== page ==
A prayer for our spir­i­tual lead­ers

Chronicle (Zimbabwe) - - National News -

Eph­e­sians 1 vs 15 – 17

“There­fore I also, af­ter I heard of your faith in the Lord Je­sus and your love for all the saint, do not cease to give thanks for you, mak­ing men­tion of you in my prayers: that the God of our Lord Je­sus Christ, the Fa­ther of Glory, may give to you the spirit of wis­dom and rev­e­la­tion in the knowl­edge of Him.”

Let’s spare a thought to­day for our spir­i­tual lead­ers, the norm is to re­quest for those we feel are closer to our Lord and Saviour to pray for, min­is­ter and guide us. It is gen­er­ally ex­pected that they have all the an­swers and, be­cause of the dou­ble mea­sure they may have re­ceived, they are im­mune to the trou­bles of the world.

We are some­times made to be­lieve, or we tell our­selves that we must place peo­ple of the cloth on a pedestal and some­times the net ef­fect is that we end up wor­ship­ping them rather than the fa­ther. We wrongly con­clude that all the power of the fa­ther is in the ser­vant.

Our lives re­volve around ev­ery word that they speak, we cling with hope and ex­pec­ta­tion to ev­ery word. We be­lieve they can do no wrong; we ac­tu­ally take them away from the hu­man set­ting and see them as spirits in­car­nate.

Through­out the bi­ble the Lord has cho­sen men and women who are flawed and less than per­fect to be His mes­sen­gers. He re­fined them through the fur­nace of life and has pro­duced more spir­i­tu­ally akin and ma­ture in­di­vid­u­als who can min­is­ter.

What we some­times for­get is that th­ese peo­ple who lead us are flesh and blood like us, they feel, they see, they smell and they en­dure. They are like you and I.

The mis­sion and the call that they have ac­cepted is sim­i­lar to that which has been cast on you. The dif­fer­ence is they have ac­cepted it and they are liv­ing their lives try­ing to do what God has asked of all of us.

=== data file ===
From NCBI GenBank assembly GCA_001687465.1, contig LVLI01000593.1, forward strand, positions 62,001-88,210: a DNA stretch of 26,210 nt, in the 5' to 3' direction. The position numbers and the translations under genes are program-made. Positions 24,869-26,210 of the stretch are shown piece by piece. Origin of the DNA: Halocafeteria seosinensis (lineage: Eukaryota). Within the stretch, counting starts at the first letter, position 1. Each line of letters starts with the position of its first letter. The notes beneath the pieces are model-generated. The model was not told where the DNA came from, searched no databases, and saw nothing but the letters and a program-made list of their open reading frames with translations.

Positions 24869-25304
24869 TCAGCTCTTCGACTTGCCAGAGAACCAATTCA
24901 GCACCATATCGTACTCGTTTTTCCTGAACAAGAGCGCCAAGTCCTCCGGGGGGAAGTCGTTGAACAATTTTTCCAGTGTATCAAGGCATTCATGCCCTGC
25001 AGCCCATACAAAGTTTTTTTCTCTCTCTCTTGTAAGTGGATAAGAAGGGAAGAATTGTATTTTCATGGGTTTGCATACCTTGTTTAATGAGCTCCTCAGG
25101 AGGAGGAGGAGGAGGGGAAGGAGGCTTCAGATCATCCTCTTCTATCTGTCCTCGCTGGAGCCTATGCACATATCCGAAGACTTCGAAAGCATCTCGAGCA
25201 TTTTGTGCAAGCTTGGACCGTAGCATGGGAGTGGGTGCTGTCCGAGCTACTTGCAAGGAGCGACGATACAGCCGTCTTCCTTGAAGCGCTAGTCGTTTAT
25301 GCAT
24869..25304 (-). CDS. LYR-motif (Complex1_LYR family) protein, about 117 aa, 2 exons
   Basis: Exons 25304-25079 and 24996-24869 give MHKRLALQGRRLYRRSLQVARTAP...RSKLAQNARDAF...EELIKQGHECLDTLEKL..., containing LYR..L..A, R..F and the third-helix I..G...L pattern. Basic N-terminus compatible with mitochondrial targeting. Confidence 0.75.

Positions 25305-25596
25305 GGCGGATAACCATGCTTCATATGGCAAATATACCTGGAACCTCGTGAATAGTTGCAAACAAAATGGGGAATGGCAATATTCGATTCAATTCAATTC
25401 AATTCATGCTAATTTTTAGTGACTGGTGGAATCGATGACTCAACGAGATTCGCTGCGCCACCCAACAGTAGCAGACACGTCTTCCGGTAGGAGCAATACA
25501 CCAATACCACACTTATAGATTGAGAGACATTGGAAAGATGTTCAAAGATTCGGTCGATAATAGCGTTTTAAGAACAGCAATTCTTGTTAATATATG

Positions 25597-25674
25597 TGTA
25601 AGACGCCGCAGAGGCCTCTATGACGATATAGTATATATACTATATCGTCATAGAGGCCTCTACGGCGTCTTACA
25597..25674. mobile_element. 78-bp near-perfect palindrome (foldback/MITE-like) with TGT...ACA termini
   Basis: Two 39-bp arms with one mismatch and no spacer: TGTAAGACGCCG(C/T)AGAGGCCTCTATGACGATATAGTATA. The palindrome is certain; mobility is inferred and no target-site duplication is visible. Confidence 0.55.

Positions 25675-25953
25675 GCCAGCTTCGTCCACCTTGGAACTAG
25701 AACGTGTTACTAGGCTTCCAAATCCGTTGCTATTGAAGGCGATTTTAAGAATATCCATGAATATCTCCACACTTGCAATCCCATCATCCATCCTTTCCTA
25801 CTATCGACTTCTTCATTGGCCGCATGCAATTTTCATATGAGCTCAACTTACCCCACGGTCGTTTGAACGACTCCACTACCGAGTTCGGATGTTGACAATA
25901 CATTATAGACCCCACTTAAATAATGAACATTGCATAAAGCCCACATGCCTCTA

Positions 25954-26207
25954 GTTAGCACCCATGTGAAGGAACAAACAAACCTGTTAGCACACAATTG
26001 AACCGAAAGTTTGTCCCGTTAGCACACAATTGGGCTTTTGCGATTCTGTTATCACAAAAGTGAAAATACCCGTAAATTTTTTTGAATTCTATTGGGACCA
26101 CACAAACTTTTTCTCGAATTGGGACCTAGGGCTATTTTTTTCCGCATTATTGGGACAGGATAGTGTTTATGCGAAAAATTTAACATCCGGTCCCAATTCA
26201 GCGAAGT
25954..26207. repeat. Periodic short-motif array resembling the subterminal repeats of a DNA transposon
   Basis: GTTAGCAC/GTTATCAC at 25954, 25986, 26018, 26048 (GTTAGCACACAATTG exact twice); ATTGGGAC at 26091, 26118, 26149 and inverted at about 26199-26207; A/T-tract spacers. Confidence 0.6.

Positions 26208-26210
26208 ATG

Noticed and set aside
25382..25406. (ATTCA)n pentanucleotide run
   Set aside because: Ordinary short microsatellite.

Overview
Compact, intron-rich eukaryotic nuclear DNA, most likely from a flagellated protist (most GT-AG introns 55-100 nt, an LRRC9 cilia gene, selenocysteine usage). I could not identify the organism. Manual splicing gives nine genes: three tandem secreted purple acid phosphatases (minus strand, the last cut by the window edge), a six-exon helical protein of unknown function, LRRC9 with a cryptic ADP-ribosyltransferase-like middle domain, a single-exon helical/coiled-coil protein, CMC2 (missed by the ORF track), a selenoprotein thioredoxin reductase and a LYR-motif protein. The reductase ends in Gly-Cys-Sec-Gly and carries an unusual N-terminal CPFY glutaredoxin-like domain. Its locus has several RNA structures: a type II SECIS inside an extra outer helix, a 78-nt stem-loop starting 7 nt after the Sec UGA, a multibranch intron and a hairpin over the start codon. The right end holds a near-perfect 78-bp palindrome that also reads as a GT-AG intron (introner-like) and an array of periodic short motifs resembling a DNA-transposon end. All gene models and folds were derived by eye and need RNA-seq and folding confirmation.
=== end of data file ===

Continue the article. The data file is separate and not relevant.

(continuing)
We some­times put un­re­al­is­tic ex­pec­ta­tions on our spir­i­tual lead­ers to a point where we some­times lose faith on the ba­sis of the hu­man frailty that they some­times show us. We ex­pect them to be per­fect and noth­ing short of that will do in our eyes.

The truth, how­ever, is that we have an obli­ga­tion to pray for them and make the lives of our spir­i­tual par­ents eas­ier. We have to shower them with love and prayer be­cause the forces at play in their lives are a lot more griev­ous than what we may en­dure.

Like us, they are some­times faced with doubt and they some­times wake up tired, dis­il­lu­sioned and con­fused. Our re­spon­si­bil­ity is to en­sure that we make th­ese pas­sages of doubt eas­ier by cov­er­ing them in prayer.

It is hu­man to find fault and crit­i­cise but this week, let’s spare a thought for them. Let’s hear them out, be pa­tient with them but above all help them on the jour­ney they have cho­sen to make the world a bet­ter place.

Show them love, show them con­sid­er­a­tion, be com­pas­sion­ate and help them to ful­fil the call that they have ac­cepted. Our re­spon­si­bil­ity is to en­sure that we give them all the sup­port they need to be able to ful­fil the man­date of min­is­ter­ing and bring­ing the flock home.

Pray for your pas­tor so that he or she may be strength­ened in their quest to bring hope and sal­va­tion.

Be blessed

REFLECTIONS OF A WORK IN PROGRESS . . . For More Info: Visit our web­site: www.the­fig-tree.org Email us on info@the­fig-tree.org Catch us on StarFM, Mon­day to Fri­day at 0620hours

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